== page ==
Saturday, September 30, 2006


Agora II at McCarren Park Pool, September 29, 2006

co-written by Jake

I must say, we were hyped up about attending this performance. What with the reams of preparatory emails, the signed waivers, the dance lesson videos, and the required props, it was obvious that Agora II was going to be something special. The Event of the Season. Hoo-whee.

Jake, a veteran of Group Motion, came in from Philadelphia, not once but twice, the first performance having been rained out. We rehearsed our dance steps in the studio, decorated our props, and checked our watches. 'Player' tickets had to be there half an hour early. Since our 'mission' included the running of several laps around a larger-than-Olympic size pool, and the abovementioned dance steps, we figured that we shouldn't wear too much restrictive clothing. Like, say, a COAT.

McCarren Park Pool is one of the more special performance venues in NYC. Sitting on the pool ledge, watching the half-moon rise over the half-finished high-rise condos (look, all you greedy developers and invading yuppies, 'Park View' is a misnomer. A view of McCarren Park is not a 'Park View.' It is a 'view of a barren field covered with trash.' Get a life) I realized what it was--one never sees so much sky. McCarren Pool is huge. There are no buildings, or almost no buildings, crowded around it. It's neat.

Until you sit there in your t00-thin sweater and contemplate the fact that body heat radiates to the sky.

This performance was, in fact, just like Burning Man. It had the interactive, spontaneous, community-oriented thing going. It had the 'huge, flat space' locale. It had the 'large amount of chaotic activity going on simultaneously' concept behind it. Only this performance, this media-lauded performance by choreographer NoƩmie Lafrance, was unlike Burning Man in one crucial aspect: it was tepidly, arrogantly, crushingly lame. Burning Man Lite.

Yes, we had the surprise element of lots of oddly dressed strangers coming up and holding our hands. There were flocks of people on bicycles. There was post-modern music, there was nudity, there were attempts at striking visual tableaus involving long bolts of fabric, and screaming, and focused spotlights.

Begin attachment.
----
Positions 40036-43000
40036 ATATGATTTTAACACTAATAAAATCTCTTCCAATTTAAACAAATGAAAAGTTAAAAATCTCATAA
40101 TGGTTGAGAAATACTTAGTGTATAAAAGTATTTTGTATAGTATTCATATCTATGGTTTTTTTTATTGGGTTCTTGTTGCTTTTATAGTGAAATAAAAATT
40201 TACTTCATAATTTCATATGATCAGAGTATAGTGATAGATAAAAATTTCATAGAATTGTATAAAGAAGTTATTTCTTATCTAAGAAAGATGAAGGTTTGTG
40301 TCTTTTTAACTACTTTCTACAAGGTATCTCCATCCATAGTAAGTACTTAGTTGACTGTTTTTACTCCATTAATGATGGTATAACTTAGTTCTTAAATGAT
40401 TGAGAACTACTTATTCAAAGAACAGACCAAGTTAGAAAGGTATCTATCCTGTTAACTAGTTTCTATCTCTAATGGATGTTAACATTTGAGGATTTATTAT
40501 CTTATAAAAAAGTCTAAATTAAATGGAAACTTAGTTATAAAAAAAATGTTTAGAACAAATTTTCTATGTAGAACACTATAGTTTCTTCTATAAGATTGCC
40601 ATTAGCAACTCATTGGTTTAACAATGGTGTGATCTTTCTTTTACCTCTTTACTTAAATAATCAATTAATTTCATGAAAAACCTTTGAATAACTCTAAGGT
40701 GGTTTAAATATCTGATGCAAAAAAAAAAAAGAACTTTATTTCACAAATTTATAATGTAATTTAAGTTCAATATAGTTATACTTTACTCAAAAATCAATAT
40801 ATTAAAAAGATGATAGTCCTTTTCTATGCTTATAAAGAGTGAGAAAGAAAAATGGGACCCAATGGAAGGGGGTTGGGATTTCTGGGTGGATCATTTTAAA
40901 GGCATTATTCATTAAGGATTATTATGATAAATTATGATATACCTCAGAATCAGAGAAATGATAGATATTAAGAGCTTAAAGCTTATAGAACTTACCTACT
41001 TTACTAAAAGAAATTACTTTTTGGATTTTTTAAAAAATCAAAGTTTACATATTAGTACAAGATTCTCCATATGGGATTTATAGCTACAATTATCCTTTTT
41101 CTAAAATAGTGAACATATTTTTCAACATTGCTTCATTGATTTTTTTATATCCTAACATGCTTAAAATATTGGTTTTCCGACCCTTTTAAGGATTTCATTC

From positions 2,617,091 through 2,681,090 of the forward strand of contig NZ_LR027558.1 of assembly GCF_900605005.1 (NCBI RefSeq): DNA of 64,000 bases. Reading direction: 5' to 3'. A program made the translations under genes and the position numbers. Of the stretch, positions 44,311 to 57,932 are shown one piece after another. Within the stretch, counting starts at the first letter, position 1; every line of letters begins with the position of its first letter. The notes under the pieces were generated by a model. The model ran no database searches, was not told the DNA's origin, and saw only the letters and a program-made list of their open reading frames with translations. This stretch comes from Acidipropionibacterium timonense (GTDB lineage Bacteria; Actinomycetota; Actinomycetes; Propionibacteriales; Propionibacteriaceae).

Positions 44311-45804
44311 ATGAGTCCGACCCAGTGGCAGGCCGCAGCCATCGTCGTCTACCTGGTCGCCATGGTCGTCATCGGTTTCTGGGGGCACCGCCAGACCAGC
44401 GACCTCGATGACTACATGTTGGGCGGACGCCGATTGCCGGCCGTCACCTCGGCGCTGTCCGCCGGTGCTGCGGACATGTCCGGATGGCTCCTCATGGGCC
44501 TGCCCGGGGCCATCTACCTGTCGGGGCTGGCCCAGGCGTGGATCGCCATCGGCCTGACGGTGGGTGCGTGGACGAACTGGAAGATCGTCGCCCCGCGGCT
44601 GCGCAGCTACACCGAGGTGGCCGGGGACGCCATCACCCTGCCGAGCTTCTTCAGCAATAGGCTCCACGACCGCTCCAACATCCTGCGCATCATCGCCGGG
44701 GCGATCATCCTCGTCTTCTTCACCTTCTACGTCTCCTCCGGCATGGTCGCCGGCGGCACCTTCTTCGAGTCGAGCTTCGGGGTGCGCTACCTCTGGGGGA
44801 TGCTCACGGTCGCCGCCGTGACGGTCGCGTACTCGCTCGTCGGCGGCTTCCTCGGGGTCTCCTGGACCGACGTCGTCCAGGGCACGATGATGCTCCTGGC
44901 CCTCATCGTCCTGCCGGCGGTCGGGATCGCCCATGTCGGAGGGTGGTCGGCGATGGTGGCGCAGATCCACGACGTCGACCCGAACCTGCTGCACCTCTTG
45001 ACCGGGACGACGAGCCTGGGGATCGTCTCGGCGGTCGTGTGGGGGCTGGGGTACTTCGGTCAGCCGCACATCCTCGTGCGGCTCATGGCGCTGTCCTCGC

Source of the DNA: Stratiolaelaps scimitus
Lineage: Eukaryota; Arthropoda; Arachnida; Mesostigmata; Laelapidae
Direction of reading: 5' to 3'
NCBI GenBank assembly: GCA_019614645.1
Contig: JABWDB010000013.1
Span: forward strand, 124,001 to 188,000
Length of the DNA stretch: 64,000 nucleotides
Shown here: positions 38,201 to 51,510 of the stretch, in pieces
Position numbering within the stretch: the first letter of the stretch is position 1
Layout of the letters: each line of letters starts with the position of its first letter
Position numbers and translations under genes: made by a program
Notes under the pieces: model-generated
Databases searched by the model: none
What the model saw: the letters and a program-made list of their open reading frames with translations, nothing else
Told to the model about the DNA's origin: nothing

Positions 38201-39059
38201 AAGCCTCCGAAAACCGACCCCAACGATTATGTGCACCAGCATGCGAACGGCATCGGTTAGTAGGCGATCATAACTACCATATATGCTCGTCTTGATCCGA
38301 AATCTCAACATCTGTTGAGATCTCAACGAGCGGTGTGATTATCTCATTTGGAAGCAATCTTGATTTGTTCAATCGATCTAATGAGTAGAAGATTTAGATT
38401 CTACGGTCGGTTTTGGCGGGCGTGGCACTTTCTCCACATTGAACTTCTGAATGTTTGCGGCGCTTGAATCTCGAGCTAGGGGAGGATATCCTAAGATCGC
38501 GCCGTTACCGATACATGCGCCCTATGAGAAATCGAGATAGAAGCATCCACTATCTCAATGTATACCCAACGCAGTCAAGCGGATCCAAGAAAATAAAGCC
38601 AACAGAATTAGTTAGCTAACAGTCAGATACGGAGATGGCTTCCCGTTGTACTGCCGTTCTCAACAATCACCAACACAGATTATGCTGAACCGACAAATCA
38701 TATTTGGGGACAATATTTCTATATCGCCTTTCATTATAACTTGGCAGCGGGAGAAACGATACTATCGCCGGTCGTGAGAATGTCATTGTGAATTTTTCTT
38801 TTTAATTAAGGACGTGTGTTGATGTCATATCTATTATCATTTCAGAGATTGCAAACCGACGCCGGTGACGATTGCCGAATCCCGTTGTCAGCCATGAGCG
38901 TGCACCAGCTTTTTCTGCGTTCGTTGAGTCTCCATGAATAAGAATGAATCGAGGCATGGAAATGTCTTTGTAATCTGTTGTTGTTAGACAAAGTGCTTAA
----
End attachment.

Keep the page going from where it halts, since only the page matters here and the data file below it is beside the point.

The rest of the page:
But at Burning Man, I'll have you know, the people on bicycles had huge neon fish sculptures attached to them, and the musicians were riding surrealistic, fifteen-foot-high fantasy vehicles, and the naked strangers had real conversations, and the participation was extended and genuine.

This performance even had the Burning Man factor of mild physical suffering. By the time it actually started, we had been sitting on a concrete ledge under a heat-sucking sky for a solid hour, and could not feel our fingers. By the time we finally got to start running laps, we had been shivering uncontrollably for forty minutes, and three laps around the pool was not sufficient to alleviate the chills. When the long-awaited participatory dance finale finally arrived, we were too numb to realize what was happening. Or maybe the cues were bad.

At any rate, it did not go on nearly long enough. Instead of being a vortex of dynamic group energy, rising and surging and going wild, it was more of a gestural indication of such. It was over in less than a minute. I kept dancing anyway, to the lame, five-piece semi-jazz band which touched off the 'after-party,' just to warm up. We went home as soon as I could bend my hands well enough to drive, though. Or rather, we went to Long Tan for chili-laden food and a shot of bourbon.

This is what happens, I am afraid, when Avante-Garde Choreographers spend much more of their time and energy negotiating NYC bureaucracies for the use of derelict WPA pool spaces, and setting up labyrinthine on-line instructions, and schmoozing every other performance group in Williamsburg, than in ACTUALLY CHOREOGRAPHING SOMETHING. The abundant raw materials of space and talent were just not used. I mean, come on, if you've got Streb in the mix, where on earth were the cool-ass circus acrobatics, on a high vertical structure that would have transcended the too-big pool plane, and allowed us to see what was going on? Where was the thirty-piece jam band of amazingly talented musicians that would have reverberated the entire space until the wee hours?

And if you're going to demand so much of your audience, you'd better be prepared to give something back. This performance was just patronizing. It was a pretense of interaction, an arrogant gesture, nothing more.

Tuesday, September 26, 2006

Woman, art, life